and occasionally rides a bike.
A word of warning. The walk descriptions are not detailed enough to guide you - please take a map. The batteries never run out, and you always have a signal. Oh, And don't take left or right as gospel!

Tuesday, October 31, 2017

Hambleton peninsula - anticlockwise

Monday 30 October. With Maureen, Marion, Norma and Eddie.  Just over 5 miles. Decent weather.

We walked the northern side of the peninsula first this time.  There are more benches on the other side - just the job for a scone and drink break.

Wot? Another photo call?

She's still looking out for someone? something?

Eddie has been calculating the ages of the people named on the benches!

Lunch at Wellies.

Afternoon wander - Burghley Park and Stamford

Sunday 29 October.  With Harry - around 3.5 miles. 
We wanted to be out in the sun, and hoped we might collect some chestnuts. Other scavengers had been there before us.
This parkland around Burghley House is within easy reach of Stamford on foot, and well used by walkers, cyclists and people wanting a breath of air.

Reflections in the Welland at Stamford

Lion Bridge

Monday, October 30, 2017

Hambleton peninsula clockwise

Friday 27 October 2017

With Harry, on foot. Almost 6 miles.

Hambleton peninsula, along the waterside track clockwise. This meant walking the flatter part first.
The weather was beautiful and there were quite a few people out, walking or cycling. Lovely to see family groups with young children tackling the ride.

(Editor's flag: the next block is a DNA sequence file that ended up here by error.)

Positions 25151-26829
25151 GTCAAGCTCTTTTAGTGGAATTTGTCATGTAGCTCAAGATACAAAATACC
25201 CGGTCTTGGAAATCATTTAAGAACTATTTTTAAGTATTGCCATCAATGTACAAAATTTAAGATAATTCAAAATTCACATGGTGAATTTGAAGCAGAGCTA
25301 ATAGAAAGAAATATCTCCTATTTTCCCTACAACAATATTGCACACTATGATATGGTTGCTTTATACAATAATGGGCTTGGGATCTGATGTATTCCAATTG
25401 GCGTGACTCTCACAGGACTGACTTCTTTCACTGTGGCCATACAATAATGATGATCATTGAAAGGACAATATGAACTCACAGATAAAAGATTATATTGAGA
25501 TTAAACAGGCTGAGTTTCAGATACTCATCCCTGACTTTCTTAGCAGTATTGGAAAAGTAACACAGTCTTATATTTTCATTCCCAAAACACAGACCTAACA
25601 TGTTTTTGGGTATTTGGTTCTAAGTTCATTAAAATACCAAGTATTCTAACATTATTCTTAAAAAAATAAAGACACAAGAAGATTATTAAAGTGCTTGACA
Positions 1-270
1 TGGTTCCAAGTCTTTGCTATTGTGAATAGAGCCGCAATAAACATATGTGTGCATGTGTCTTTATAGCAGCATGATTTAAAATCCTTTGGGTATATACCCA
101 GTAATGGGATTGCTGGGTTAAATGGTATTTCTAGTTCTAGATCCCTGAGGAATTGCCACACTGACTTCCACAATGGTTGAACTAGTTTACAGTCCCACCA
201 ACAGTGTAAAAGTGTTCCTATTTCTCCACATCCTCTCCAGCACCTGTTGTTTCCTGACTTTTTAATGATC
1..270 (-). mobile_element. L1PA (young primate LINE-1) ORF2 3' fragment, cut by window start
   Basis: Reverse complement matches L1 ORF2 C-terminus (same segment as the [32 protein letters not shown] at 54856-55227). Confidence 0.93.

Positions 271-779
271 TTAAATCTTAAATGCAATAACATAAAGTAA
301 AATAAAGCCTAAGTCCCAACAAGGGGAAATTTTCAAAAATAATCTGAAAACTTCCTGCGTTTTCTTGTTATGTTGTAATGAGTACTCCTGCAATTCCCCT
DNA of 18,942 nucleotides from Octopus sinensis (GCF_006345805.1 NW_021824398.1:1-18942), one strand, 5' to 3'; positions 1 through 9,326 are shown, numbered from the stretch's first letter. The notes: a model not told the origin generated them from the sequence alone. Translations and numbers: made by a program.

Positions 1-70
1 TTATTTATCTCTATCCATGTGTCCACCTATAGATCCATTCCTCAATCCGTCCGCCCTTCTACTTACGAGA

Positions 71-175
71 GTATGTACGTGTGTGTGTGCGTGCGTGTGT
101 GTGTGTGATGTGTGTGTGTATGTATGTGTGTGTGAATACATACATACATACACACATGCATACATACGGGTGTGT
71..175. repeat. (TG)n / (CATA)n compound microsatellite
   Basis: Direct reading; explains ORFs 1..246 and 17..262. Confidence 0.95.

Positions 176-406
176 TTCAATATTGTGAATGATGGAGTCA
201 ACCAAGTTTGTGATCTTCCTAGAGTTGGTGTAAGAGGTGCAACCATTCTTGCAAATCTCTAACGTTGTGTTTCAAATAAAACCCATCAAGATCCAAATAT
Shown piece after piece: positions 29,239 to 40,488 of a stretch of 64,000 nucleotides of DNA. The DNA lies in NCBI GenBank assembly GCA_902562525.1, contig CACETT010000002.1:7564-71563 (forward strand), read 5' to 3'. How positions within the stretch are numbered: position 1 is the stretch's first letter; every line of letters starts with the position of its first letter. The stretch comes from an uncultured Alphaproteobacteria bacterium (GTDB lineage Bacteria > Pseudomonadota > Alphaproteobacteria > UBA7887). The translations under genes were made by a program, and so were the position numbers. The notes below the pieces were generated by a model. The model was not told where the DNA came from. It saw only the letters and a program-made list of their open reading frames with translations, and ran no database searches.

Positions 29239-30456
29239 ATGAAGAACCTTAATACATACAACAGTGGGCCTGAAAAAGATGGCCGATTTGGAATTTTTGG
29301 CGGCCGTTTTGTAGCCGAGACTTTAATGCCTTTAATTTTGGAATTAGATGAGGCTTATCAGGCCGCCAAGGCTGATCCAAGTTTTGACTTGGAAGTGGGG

Sunday, October 29, 2017

Thorpe Langton to Foxton

Thursday 26 October. With Maureen.

We followed the Leicestershire Round pat St Leonards church, over the fields to the farm, turned left along the track, then right to cross the fields to East Langton.

Still a hint of early morning in the sky

Looking towards the railway line in the valley
We walked through East Langton and downhill to join the footpath again at a stile by a bench. The path heads across the flat wide valley, under a row of pylons, under the railway and across the A6.  Soon after this the LR path turns right and emerges to cross the B6047.

A slight navigational error (and a dislike of recently ploughed fields) brought us to Langton Road, heading into Foxton. Not too busy, so we used it. Then we walked up to the swing bridge, which was being opened to allow the passage of a narrowboat.

We utrned right to walk along the towpath to Foxton Locks.

We had an early sandwich and coffee at the Bridge 61 pub before heading back in the same direction.
The sun making a valiant effort
We varied the route slightly by taking the footpath by the chemical works, and turning right when the path became the Leics Round. Our path was close to the A6, but not too noisy, since there was a decent bank of trees in between.

However there was another crossing of the A6, requiring patience and care, and then we crossed the railway line by a footbridge where the original path has been diverted.
I wish they'd posted this a little earlier...

View from the footbridge.
The route from where we left the Leics round path was not one I'd really want to walk again, though it has completed a bit more of the local jigsaw for me.

Cycled round Rutland Water

With Harry.